Puckett was stirred by the mass affection. "Everything I do now, the fans give me a standing ovation," he said. "How could I be anything but overwhelmed?" He lived up to his end of the romantic bargain, too, by signing another Minnesota contract, the terms of which, though a bountiful $30 million for five years, were considerably less than he could have earned in sexier, more affluent markets. Soon, a grateful Kirby and Tonya increased their largesse to their hometown by endowing a scholarship program at the University of Minnesota.

"He was so personable and [so much a] part of the community fabric," says Sharon Sayles Belton, who was mayor of Minneapolis from 1994 through 2001. "He was Kirby, the baseball icon, and Kirby, the person. Even when he had to leave baseball, people went the extra mile to let him know that they still cared." To the Twin Cities on the Mississippi, Kirby Puckett was not only .318 lifetime, he was also a paragon. The state that had bequeathed us the original American sports hero, Paul Bunyan, finally had found the big fellow's 20th-century heir.

Now, of course, on the far side of the millennium, Sayles Belton says, "People are hurting. It's sad for the fans. It's very sad. Everyone is hurting."

More pointedly, Jeff Dubay at KFAN says, "It makes us look a little stupid."

Women have always thrown themselves at athletes. That was so even before they made gobs of money. The women who marry athletes accommodate the reality of their husbands' lives in various ways, denial being one of them. Before he became a radio interlocutor, Dubay worked as a Twins bat boy. "With the exception of guys who were devout Christians," he remembers, "virtually everybody had someone on the side. I would walk past the wives and think, They are either the dumbest or the most naive people in the world. I mean, everybody knew it was going on."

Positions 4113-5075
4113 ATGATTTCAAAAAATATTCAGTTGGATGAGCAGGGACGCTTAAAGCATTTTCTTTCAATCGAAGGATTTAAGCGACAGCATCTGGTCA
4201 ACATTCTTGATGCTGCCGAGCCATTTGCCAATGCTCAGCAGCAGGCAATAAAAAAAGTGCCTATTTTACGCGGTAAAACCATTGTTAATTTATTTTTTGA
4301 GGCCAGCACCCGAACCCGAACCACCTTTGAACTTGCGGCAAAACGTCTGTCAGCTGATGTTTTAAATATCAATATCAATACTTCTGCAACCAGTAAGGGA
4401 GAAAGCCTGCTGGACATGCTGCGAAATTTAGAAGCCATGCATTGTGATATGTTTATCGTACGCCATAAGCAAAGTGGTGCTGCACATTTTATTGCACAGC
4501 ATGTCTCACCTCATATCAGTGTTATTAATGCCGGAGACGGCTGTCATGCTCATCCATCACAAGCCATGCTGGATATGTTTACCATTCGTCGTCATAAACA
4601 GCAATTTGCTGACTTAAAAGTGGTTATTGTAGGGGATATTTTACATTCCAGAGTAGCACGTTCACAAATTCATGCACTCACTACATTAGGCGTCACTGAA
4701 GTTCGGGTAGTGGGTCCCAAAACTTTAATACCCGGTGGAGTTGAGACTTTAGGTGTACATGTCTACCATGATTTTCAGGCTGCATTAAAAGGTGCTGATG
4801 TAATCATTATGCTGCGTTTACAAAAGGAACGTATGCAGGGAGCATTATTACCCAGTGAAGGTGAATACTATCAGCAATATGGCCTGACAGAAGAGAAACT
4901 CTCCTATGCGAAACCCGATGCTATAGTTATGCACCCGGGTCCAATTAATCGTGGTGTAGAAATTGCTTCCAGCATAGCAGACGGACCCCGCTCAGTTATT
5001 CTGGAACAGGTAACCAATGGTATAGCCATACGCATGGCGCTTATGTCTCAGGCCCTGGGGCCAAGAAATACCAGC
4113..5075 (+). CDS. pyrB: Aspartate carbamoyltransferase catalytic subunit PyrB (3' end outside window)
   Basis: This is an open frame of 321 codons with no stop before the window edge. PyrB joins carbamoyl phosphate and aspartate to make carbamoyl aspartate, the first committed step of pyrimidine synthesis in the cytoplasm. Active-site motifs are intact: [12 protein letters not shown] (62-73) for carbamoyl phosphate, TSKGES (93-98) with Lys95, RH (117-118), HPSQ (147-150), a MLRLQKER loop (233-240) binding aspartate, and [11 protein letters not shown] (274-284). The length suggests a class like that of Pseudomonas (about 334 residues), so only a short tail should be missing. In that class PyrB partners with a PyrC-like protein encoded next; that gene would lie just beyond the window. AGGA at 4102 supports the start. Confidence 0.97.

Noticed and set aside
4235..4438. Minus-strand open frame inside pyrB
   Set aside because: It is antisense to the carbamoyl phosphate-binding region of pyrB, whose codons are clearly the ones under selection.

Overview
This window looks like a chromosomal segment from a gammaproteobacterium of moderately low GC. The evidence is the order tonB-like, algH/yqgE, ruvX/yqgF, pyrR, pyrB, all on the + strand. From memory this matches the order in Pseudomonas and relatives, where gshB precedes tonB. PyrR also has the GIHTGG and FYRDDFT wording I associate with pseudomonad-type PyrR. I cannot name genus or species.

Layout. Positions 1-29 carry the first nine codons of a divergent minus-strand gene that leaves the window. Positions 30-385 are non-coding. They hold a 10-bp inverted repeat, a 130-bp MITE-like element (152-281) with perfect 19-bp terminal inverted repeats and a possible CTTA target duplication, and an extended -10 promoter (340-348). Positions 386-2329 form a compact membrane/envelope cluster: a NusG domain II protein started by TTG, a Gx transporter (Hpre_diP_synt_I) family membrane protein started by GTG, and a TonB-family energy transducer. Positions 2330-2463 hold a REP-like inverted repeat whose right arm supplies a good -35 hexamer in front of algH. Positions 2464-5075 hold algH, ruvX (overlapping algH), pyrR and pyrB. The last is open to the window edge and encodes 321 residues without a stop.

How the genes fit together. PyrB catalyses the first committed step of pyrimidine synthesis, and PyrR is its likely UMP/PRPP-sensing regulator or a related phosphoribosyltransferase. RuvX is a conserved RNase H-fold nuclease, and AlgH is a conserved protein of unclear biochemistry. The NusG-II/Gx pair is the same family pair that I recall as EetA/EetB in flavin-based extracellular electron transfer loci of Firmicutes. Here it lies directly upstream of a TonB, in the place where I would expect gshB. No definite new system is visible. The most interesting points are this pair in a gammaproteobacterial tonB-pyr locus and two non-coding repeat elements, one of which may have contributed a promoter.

Tonya Puckett says she didn't know. She was only 20 when Kirby first took her out. He was in his second season with the team but was already fast becoming a star and everybody's pet. That very first night he told Tonya he was going to marry her. She wasn't that guileless; she could recognize a line when she heard one. But only two weeks later, Kirby sat down with her father and, in that old-fashioned way, told Mr. Hudson that he wanted to marry his daughter and care for her. Not long after, Tonya and Kirby were engaged, and then they were wed, on Nov. 1, 1986.